After the closing, Eaton will move no longer be incorporated in the U.S. It will be domiciled in Ireland, which is where Cooper Industries' is incorporated.

Eaton is talking about how the move will “significantly increase the capabilities and geographic breadth of the combined company’s power management portfolio and electrical business.”

However, a Rueters story pointed out that Eaton is one of several corporations (including Tyco Flow Control, a soon-to-be former division of Tyco International) that have made plans to move offshorte and expect to gain tax advantages from doing so.

Asked about any planned changes to the fire and security operations, an Eaton spokesperson told me that the company would not be commenting on elements of the Cooper Industries’ businesses until after the transaction closes in the second half of 2012.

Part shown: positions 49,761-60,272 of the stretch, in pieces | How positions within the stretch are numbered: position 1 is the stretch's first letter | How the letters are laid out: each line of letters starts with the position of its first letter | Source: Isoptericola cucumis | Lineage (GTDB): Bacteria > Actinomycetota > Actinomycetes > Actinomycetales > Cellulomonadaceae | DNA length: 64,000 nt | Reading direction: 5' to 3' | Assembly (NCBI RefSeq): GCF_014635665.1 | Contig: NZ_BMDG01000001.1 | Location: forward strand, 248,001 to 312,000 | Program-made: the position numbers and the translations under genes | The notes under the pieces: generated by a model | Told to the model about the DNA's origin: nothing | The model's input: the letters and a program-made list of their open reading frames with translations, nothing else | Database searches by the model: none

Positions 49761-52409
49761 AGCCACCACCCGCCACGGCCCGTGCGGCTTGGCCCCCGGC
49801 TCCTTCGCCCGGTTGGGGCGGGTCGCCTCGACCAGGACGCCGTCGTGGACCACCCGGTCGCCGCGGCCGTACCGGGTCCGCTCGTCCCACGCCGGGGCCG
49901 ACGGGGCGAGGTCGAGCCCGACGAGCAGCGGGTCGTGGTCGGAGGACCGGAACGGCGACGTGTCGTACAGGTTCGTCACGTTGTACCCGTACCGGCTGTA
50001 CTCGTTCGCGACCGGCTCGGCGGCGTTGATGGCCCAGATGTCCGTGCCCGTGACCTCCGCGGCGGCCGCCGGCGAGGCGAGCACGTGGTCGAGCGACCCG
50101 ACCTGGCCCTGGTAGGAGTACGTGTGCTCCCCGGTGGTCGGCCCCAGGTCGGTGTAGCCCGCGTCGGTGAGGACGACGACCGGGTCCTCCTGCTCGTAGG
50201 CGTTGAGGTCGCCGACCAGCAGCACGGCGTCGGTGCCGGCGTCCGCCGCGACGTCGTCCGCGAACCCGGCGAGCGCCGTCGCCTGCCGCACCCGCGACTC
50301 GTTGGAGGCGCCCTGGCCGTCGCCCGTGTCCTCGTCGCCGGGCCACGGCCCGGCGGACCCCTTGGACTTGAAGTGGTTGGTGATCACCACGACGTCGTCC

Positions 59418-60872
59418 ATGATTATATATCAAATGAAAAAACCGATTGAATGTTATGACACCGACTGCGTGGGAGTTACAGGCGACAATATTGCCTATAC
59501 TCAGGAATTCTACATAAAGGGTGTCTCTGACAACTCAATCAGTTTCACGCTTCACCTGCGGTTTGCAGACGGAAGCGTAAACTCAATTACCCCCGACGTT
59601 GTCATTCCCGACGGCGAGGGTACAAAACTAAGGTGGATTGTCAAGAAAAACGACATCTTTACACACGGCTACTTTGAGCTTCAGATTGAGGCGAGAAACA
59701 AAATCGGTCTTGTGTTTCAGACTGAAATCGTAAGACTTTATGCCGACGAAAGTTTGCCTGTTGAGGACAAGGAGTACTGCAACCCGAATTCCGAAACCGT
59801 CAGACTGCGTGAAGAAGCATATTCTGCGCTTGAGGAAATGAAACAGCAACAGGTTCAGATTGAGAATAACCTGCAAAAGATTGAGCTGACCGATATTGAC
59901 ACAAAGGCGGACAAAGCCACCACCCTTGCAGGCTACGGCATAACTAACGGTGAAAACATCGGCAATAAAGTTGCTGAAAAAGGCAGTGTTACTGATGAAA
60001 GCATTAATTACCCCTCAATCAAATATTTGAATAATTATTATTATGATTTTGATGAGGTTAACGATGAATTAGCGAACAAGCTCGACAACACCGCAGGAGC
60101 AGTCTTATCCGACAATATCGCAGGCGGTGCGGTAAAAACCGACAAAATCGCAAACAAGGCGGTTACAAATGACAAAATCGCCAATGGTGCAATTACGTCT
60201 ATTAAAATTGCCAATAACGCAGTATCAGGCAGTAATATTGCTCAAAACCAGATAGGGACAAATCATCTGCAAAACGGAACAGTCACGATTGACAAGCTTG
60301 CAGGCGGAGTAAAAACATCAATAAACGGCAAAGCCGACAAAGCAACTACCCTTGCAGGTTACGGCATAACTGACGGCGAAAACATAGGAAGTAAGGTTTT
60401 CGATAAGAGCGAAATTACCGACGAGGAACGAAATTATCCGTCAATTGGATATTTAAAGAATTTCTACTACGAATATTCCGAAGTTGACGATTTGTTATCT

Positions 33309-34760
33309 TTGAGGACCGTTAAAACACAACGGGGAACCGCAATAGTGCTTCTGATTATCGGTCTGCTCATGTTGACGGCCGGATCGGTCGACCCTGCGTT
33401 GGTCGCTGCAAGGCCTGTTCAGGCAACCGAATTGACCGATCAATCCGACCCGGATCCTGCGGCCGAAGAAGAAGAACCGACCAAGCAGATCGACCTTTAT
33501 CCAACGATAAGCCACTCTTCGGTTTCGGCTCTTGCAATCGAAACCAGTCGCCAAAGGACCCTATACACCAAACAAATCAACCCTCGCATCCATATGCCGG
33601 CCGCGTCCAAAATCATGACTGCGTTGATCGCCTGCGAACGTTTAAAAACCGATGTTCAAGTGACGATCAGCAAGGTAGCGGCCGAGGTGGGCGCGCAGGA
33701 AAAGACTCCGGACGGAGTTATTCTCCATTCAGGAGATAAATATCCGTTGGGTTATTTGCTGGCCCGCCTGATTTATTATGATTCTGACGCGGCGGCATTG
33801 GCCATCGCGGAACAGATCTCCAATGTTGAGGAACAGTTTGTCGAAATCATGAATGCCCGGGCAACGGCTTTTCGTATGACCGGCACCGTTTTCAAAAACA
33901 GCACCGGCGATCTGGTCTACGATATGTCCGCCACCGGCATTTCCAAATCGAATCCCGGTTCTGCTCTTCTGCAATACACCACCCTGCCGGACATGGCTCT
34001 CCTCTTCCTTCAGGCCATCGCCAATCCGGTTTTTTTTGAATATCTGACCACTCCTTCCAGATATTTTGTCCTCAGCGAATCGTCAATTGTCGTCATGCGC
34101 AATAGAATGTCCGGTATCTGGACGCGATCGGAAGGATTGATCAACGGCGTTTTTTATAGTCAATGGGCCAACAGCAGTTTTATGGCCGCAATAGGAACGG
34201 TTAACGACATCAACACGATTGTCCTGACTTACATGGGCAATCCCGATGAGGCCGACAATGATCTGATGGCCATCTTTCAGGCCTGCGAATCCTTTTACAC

And on the benefits of moving offshore, he said. “There will be some global cash management and tax benefits as well as some [business] synergies.”
 
Eaton Chairman and CEO Alexander Cutler will head up the new company, which will likely be called “Eaton Global Corp.”

Under terms of the deal, each Cooper stockholder will receive $39.15 in cash and 0.77479 shares of the newly created company. That combination is worth $72 per share based on Eaton's closing price of $42.40 on Friday. Cooper currently has 159.1 million outstanding shares.

Jensby out at Monitronics; Simon moves on to Brink's

 - 
Tuesday, May 22, 2012

Mary Jensby, a well-known contributor to the alarm industry who served as central station and data entry director for Monitronics, is no longer with the company.